One of the most resonating aspects of Sirius's character is that he is just as broken as Harry is. He is flawed, but he is also incredibly strong. He becomes a mixture of father and brother to Harry, which occasionally causes him to lose sight of Harry and instead see James - the friend he can't quite let go of, the one he will forever miss. Rip my heart out.

Some might say that Sirius was perhaps too broken and reckless to be a true father figure to Harry...that maybe he was unable to carry that burden of responsibility. In truth he never really had the chance to grow up -- much of his life was stolen by war, grief and Azkaban. He never had a family of his own. His happiest and strongest memories were of boyhood with James. Maybe there was still a lot of immaturity there. He was too ready to risk himself, and less thoughtful of those he could hurt by putting himself in danger.

But because of their blurred relational line, Sirius is much more honest and open with Harry than any of the other adults, much to their frustration. As an outsider I always trusted Sirius more because he never lied to Harry or tried to hide things from him "for his own good". He may have been a little too eager to replace James in his life, but he also knew, or at least believed, that Harry could handle more than anyone else gave him credit for.

4. He is Brave

This title could also be he is reckless, but the bottom line is that he is a man of action. It makes me want to both cheer and cry that he's the type of person who can't sit still while other people are out there doing things. The risk, the danger, the passion, the living. That is Sirius.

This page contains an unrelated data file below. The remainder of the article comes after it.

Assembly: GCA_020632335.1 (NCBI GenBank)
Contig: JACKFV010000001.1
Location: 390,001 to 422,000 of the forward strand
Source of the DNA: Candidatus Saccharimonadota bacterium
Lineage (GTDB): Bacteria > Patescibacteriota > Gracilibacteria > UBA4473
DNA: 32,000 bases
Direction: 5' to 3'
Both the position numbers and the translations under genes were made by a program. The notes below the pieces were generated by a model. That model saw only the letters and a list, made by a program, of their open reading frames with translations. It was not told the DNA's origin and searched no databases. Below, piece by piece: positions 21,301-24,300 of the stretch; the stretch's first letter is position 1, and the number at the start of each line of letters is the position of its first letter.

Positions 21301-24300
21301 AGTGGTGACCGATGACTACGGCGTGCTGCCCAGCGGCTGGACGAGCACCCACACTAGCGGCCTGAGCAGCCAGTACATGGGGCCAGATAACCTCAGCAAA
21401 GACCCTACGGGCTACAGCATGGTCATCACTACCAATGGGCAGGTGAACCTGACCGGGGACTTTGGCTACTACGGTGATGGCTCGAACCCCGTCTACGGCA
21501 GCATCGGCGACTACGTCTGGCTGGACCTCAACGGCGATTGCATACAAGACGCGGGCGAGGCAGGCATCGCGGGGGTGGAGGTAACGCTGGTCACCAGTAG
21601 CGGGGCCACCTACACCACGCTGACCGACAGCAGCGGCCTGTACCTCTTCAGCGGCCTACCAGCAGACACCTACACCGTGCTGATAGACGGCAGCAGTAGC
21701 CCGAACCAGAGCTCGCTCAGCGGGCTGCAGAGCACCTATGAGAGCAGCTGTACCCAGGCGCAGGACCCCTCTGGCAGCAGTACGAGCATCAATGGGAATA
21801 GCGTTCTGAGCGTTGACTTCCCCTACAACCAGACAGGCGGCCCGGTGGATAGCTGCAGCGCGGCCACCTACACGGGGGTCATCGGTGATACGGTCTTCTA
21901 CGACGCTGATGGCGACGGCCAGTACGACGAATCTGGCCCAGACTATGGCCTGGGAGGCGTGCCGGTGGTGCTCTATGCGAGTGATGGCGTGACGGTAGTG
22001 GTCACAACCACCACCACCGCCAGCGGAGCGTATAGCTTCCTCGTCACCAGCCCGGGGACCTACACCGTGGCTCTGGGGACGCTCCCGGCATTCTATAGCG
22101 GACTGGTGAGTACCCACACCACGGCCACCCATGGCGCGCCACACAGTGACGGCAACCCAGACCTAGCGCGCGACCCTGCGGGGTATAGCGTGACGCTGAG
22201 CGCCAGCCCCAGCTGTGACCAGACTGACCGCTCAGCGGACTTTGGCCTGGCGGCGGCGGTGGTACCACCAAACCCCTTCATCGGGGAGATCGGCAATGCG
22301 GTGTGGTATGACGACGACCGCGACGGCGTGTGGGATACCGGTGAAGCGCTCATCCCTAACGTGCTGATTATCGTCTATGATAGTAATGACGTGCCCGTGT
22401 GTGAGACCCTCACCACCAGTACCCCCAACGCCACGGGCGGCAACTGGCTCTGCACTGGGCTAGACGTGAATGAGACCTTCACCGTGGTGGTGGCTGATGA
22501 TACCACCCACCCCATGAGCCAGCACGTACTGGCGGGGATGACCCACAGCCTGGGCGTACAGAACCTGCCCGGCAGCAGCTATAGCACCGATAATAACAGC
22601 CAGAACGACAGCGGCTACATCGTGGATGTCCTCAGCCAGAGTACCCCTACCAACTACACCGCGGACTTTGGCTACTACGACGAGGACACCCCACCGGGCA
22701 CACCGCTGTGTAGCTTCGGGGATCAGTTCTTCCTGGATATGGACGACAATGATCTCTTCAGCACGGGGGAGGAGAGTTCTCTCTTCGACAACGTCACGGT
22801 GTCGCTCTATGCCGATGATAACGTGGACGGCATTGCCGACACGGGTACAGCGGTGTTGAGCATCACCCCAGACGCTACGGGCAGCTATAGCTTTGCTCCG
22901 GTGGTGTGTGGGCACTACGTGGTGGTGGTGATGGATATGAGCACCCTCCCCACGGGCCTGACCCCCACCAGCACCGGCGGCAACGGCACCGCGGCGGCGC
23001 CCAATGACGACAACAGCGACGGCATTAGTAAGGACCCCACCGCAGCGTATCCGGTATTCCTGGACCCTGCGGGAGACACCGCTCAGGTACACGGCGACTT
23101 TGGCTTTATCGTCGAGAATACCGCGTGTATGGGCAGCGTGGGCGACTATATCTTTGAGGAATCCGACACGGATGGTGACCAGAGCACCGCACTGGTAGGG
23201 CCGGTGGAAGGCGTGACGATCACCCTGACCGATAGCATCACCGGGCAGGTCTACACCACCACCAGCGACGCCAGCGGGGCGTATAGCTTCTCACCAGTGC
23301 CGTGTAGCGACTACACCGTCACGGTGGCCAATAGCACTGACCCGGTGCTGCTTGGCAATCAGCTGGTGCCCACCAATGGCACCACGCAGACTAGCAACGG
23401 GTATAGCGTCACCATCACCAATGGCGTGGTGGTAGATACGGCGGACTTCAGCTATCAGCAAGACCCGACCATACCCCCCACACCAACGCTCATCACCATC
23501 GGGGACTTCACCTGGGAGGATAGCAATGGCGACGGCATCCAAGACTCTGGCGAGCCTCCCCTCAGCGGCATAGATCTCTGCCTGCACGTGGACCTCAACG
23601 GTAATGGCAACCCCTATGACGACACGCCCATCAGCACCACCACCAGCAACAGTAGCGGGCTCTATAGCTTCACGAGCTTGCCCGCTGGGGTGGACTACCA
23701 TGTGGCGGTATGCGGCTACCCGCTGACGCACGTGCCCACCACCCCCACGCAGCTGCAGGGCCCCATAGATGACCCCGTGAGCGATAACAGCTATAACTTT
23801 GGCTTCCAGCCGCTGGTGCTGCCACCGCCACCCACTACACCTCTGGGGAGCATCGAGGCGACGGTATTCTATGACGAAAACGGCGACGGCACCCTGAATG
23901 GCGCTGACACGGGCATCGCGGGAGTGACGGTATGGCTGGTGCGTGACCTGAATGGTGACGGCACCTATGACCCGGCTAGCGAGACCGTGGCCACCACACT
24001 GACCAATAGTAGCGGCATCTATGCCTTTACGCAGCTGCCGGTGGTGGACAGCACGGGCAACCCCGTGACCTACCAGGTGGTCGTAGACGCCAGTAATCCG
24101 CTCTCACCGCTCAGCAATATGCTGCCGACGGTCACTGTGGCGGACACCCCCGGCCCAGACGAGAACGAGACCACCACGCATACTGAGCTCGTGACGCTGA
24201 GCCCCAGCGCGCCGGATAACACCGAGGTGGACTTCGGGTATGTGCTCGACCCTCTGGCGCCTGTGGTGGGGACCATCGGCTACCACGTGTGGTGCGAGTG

Even from the beginning he broke the mold set forth by his ancestors -- the Ancient House of Black, notoriously noble and wicked, was absolutely ashamed by his goodness. He was the first decent Black in centuries, sorted into Gryffindor at age 11 and committed to shaking loose from his family's legacy. As we know from other dark wizards, breaking free from the Slytherin family tradition isn't an easy task.

He was brave and rebellious enough to risk capture in order to be closer to Harry on several occasions. Even before they met, he would sneak to the Gryffindor Quidditch matches to watch Harry fly. When Harry started having dreams related to Voldemort, and Sirius believed him to be in danger, he moved closer to Hogwarts to be nearer to him.
This wasn't just any ordinary danger, either -- if he would have been caught he would have been given over to the Dementors. As Dumbledore said, a Dementor's Kiss is "a fate worse than death."
He was quite literally risking his soul.

5. His Story is Tragic

As much as I hate the ending to Sirius's story, as much as I despise his life being snatched away (in a curtain, no less), his tragic end is part of the reason why I hold him so dear in my heart.
His reckless desire to act and protect was what ultimately killed him -- and I can't even blame him for it. I can blame Kreacher, and Harry a little bit, but that won't help any of us.

UGH, Order of the Phoenix. That whole book made me want to quit reading altogether to be honest, but I think I've come to the point (15 years later) where I can begrudgingly accept and understand.

His death is a part of the devastating intricacies of Harry's life. It's part of what both propels and comforts Harry in the moments before facing his own death, as he confronts Voldemort for the last time. Sirius was another casualty of war -- and it was a war he believed in.

He is my favorite character. He always has been and always will be.
Long live Moony, Padfoot and Prongs.

The End.